Together with Sarah Cobey I am hosting a NESCent working group on “Trends in the evolution of human viruses.” See NESCent website.
Abstract: Many of the most exciting concepts in biology, including selection and neutrality, asexual and sexual reproduction, stochastic and deterministic dynamics, and the interplay of ecology and evolution can be studied through the lens of host-pathogen interactions. Some of the best studied pathogens are viruses that infect humans, although research has focused disproportionately on a few viruses that constitute only a small fraction of the infectious disease burden on humans. The aim of this working group is to broaden our perspective on host-pathogen interactions by synthesizing observations of the evolution of the most prevalent human viruses and asking whether commonalities and differences between evolutionary patterns can be readily explained by current theory. In particular, we will seek to augment the traditional emphasis on genotype and sequence-level analysis with information on viral phenotypes. We will also investigate whether the phylodynamic framework, which proposes that viral phylogenies are chiefly shaped by immune pressure and epidemic dynamics, provides a good approximation of the dominant evolutionary modes of less well studied viruses. Our findings will help identify gaps in the study of viral evolution and aggregate observations for the development and testing of theory.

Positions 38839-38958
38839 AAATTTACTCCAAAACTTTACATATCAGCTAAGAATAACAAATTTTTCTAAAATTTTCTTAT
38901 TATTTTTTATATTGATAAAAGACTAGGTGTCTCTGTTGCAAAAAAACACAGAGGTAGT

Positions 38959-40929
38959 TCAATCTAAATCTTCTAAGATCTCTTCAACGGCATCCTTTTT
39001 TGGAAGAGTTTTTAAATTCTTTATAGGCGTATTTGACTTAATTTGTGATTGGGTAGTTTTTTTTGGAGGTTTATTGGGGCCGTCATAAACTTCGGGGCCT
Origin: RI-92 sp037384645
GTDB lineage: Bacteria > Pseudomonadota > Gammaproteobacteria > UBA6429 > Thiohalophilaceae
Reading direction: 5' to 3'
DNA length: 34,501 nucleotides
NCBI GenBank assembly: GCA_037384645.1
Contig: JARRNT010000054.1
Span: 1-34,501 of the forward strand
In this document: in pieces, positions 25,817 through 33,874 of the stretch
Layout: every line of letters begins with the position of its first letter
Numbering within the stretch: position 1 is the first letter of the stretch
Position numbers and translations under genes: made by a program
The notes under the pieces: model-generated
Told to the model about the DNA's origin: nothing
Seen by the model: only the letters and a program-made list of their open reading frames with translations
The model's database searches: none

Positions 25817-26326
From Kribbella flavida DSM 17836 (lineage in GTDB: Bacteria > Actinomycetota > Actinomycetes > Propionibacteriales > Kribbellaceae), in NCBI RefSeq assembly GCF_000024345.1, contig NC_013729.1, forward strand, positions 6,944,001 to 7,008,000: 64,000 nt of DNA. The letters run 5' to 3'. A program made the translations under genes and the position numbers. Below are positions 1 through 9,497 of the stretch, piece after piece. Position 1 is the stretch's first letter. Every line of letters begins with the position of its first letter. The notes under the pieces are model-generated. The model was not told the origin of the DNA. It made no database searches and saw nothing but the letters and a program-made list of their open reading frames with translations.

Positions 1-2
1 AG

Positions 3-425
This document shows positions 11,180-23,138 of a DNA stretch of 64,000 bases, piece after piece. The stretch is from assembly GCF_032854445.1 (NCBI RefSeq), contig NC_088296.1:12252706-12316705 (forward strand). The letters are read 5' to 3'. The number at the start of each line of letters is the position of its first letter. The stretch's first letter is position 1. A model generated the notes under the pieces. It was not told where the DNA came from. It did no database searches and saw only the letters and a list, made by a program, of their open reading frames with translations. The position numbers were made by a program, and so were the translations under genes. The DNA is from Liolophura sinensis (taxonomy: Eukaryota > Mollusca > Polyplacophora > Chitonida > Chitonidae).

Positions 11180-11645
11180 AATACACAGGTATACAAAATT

Sarah Cobey is an assistant professor at the University of Chicago. Before that she was a post doc at the Harvard School of Public Health. I met Sarah in 2005 when we were both part of the Young Scientists Summer Program of IIASA in Vienna. Her website is here.